The inter-relationships between the characters is fairly complex, as is common in Carr’s works. Why are so many of the people living at the home of Sir William Bitton, the putative owner of the manuscript before its theft, to be found at the Tower of London when the body is found on the steps of Traitors Gate, when they had apparently gone there independently? Who had taken the manuscript from Bitton’s study, when and why? These are two puzzles that slowly unravel as Fell determines how the murder victim met his end and who did that, which needless to say is a very different solution to that reached by Chief Inspector Hadley.

I like John Dickson Carr’s crime novels, Dr. Fell rather more than the Sir Henry Merrivale tales whom I find considerably less likeable as a character. The solutions do tend to be a little convoluted, although that really isn’t the case in this book where it is unexpected but at least looking back you feel that it should have been possible for the reader to reach the same solution given the information provided although of course you don’t at the time. He is sadly neglected nowadays, no television or film adaptations of either of his great detectives have brought him back into the limelight although there is more than enough material to make several series around either of them. Several of his books have now appeared in the British Library Crime Classics series a sure sign that he is neglected by the mainstream as this series was founded to bring back into print works that have gradually disappeared from the shelves and revive interest in the authors.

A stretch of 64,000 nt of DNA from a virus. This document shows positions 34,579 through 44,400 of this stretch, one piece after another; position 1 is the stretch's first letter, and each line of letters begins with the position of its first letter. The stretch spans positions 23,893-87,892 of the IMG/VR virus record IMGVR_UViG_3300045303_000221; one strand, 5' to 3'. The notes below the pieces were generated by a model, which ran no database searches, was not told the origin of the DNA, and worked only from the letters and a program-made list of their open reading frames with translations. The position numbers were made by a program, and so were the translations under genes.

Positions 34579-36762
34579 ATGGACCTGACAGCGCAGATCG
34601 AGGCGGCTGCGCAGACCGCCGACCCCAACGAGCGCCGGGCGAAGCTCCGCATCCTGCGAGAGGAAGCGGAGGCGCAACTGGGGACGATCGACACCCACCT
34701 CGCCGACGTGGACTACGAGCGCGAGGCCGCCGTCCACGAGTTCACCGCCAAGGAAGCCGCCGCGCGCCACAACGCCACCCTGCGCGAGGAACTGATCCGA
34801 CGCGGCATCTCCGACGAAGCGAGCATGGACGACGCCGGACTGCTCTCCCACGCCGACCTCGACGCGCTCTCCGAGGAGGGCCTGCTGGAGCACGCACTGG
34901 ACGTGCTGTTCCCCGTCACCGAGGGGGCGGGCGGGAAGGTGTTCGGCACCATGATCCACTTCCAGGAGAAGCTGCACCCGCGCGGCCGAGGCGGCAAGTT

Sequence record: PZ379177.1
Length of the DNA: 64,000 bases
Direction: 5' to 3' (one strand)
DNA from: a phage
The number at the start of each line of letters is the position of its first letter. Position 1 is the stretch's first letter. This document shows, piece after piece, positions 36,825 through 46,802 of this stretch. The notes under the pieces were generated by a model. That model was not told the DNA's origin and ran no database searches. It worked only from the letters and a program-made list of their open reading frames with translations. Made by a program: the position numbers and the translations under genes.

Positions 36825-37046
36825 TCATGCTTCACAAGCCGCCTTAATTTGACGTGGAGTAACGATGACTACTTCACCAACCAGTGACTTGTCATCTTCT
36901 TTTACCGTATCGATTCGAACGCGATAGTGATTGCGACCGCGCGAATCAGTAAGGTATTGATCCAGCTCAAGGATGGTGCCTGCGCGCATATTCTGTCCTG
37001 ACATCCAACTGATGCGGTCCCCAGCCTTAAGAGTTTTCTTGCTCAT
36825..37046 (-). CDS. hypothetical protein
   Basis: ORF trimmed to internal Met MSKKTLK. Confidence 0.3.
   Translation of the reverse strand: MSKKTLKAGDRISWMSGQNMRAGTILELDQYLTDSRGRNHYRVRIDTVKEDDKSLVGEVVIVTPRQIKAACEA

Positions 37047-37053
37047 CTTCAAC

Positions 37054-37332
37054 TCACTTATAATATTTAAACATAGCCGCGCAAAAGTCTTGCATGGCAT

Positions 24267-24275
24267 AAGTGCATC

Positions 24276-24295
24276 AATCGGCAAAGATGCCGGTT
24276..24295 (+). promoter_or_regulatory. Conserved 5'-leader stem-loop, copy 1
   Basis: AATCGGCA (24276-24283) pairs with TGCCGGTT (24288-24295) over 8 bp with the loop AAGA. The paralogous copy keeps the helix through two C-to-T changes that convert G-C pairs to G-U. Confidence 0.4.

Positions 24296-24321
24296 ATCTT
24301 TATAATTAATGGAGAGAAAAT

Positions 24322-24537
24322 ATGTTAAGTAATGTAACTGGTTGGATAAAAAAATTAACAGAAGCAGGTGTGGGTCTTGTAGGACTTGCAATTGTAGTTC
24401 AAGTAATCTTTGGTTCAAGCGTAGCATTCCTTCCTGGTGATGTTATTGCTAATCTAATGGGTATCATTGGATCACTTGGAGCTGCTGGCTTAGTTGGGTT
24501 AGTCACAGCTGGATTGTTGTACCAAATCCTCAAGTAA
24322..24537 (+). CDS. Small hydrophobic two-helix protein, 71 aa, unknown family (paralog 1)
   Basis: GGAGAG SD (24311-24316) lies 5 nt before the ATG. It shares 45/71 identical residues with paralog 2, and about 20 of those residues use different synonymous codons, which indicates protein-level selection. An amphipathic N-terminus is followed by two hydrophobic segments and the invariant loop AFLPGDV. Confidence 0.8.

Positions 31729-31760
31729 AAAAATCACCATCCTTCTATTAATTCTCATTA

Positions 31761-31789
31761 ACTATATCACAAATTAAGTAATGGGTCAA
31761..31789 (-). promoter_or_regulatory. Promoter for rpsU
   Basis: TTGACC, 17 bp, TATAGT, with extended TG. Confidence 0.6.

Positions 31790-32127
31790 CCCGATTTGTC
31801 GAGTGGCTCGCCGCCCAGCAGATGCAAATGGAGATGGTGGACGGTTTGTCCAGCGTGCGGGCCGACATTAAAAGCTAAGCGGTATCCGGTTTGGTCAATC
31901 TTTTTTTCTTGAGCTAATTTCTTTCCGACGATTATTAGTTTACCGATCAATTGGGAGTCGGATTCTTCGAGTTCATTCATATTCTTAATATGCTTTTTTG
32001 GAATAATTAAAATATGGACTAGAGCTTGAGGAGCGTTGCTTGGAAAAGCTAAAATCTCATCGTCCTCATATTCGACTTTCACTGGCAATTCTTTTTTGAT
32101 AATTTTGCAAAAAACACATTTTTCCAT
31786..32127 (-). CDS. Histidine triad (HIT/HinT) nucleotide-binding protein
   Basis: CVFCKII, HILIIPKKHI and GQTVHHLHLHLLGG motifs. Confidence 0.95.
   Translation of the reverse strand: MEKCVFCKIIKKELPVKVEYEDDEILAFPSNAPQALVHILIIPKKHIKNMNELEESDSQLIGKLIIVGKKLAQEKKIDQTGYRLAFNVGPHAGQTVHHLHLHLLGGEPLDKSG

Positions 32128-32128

Busman’s Honeymoon – Dorothy L Sayers

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I decided to top and tail the four major science works in August with something lighter, and a couple of detective fiction novels fitted the bill nicely, specifically Murder on the Orient Express by Agatha Christie and this book Busman’s Honeymoon by Dorothy L Sayers. For those people not familiar with the origins of the title a busman’s holiday is where somebody takes a break from work but still ends up being involved in their career in some way for example a bus driver who holidays by taking a coach trip. Whilst Lord Peter Wimsey isn’t a professional detective, being instead an extremely wealthy junior member of the aristocracy with a talent for detection, it was of course inevitable that he would end up solving a crime on his honeymoon.

This book is the eleventh and final novel written by Sayers about Lord Peter and first published in 1937, there would be some later short stories but this is his last outing in a significant work and rounds off nicely the ongoing romance between Lord Peter and Harriet Vane which began in “Strong Poison”. Although Harriet is definitely not interested in getting to know Lord Peter any more than she has to at that time as he manages to prove her innocence on a charge of murder. There follows more novels involving the two characters as he eventually manages to persuade her to accept his proposal of marriage at the end of “Gaudy Night”. As a wedding present he buys her the house Tallboys that she loved as a child and they decide at the last minute to take their honeymoon there. Arrangements are made with the previous owner to collect the keys and retain the furniture for a month until they can replace it with their own but on arrival late in the evening he is nowhere to be found and the house is locked up. The first mystery is therefore where is Noakes?